Horse trainer turns to tobaccoless chew as 'pacifier'

2012-03-14T00:15:00Z Horse trainer turns to tobaccoless chew as 'pacifier'By CINDY UKEN The Billings Gazette
March 14, 2012 12:15 am  • 

As a trainer at Miller’s Horse Palace in Laurel and owner of the Fromberg-based It’s All About ‘U’ Barrel Racing Championships, Ross Wagner travels up to 40,000 miles annually. To help pass the time, he would stick a pinch of Skoal in his cheek.

It was his “pacifier,” he said.

The odd thing about this habit is that he found it disgusting.

“I can’t stand the smell,” said Wagner, 32. “It makes me gag. It was just something to do while I was driving.”

In addition to its repugnance, Wagner knew the chew could cause cancer and other diseases. Still, he nursed the routine until about a year ago when some friends turned him on to a Montana-grown, tobacco-free snuff called “Holt.”

The herbal snuff is made at a small, mom-and-pop operation owned and operated by Dave and Colleen Holt on their Whitehall ranch. Licensed for sales about two years ago, it sells for about $5 per can and consists of all natural ingredients, including: alfalfa leaves, water, honey, peppermint, cayenne pepper and ascorbic acid.

“I don’t mind the taste and texture,” Wagner said. “You don’t have to walk around and spit. That’s not exactly real attractive.”

Everything in the small can is designed for health reasons, Colleen said. That is intentional. In 2009, Dave was diagnosed with lymphoma, a result of using Skoal for 45 years, Colleen said. After being told he could no longer chew, he tried alternatives but found each too dry or sticky. He started experimenting with various substances, including coffee grounds.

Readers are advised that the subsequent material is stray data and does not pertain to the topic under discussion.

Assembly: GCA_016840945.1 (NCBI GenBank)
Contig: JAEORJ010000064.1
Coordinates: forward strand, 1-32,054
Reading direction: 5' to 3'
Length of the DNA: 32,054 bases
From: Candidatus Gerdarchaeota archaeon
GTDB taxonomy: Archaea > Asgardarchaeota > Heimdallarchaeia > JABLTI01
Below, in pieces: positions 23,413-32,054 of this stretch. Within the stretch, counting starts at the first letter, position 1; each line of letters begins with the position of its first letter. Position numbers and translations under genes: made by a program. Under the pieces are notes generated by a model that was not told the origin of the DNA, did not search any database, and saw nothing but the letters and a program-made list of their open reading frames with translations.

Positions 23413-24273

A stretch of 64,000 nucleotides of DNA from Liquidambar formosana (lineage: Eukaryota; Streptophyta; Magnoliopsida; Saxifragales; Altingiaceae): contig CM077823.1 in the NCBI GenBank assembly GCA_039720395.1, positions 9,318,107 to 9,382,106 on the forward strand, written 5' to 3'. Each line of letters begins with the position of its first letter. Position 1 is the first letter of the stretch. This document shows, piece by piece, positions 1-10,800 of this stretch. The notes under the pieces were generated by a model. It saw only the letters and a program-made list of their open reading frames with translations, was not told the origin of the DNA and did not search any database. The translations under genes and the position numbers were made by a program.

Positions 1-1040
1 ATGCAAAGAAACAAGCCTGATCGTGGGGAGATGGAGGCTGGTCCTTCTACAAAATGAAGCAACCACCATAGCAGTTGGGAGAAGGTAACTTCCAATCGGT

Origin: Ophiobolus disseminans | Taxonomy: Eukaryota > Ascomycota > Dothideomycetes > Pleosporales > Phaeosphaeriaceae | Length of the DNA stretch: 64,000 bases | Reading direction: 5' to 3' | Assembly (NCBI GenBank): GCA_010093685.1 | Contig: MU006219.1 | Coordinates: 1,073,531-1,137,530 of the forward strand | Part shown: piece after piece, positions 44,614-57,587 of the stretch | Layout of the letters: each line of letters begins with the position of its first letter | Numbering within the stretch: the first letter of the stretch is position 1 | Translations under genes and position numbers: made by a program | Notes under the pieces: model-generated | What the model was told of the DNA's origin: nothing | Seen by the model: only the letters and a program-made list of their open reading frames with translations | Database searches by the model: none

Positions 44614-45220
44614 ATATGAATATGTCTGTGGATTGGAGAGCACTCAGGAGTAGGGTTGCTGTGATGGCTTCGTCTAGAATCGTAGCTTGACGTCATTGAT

“Most chewers need something in their lip,” Colleen said. “It does not need to be nicotine.”

After months of research, Dave Holt, a former agriculture teacher at Whitehall High School and now cancer-free, zeroed in on alfalfa. Years later — and after working with researchers at the University of Nebraska — Dave developed a recipe that has propelled sales from a 12-can-a-day operation to a nationwide market. Production has stepped up to at least 600 cans a day with outlets across Montana and on the Internet at

“It’s a growing item,” said Doug Pilcher, a buyer for Service Candy Co. in Billings, which services outlets within a 200-mile radius. “It’s not setting the world on fire, but sales are steady.”

While it is still an operation that involves Dave, Colleen, their two sons and some part-time help, they are on track to build a factory to meet with demand, Colleen said. “Our production changes daily and just keeps increasing.”

While the product was started as a way to get people to quit chewing tobacco, it’s gaining popularity in some unexpected corners of the commercial market. The Holts say it has medicinal value, makes a tasty tea when mixed with honey and boiling water and can aid in weight-reduction.

“I suck on it to curb my appetite,” Colleen said. “Whenever I get hungry, I put it on my tongue and suck on it. It really helps.”

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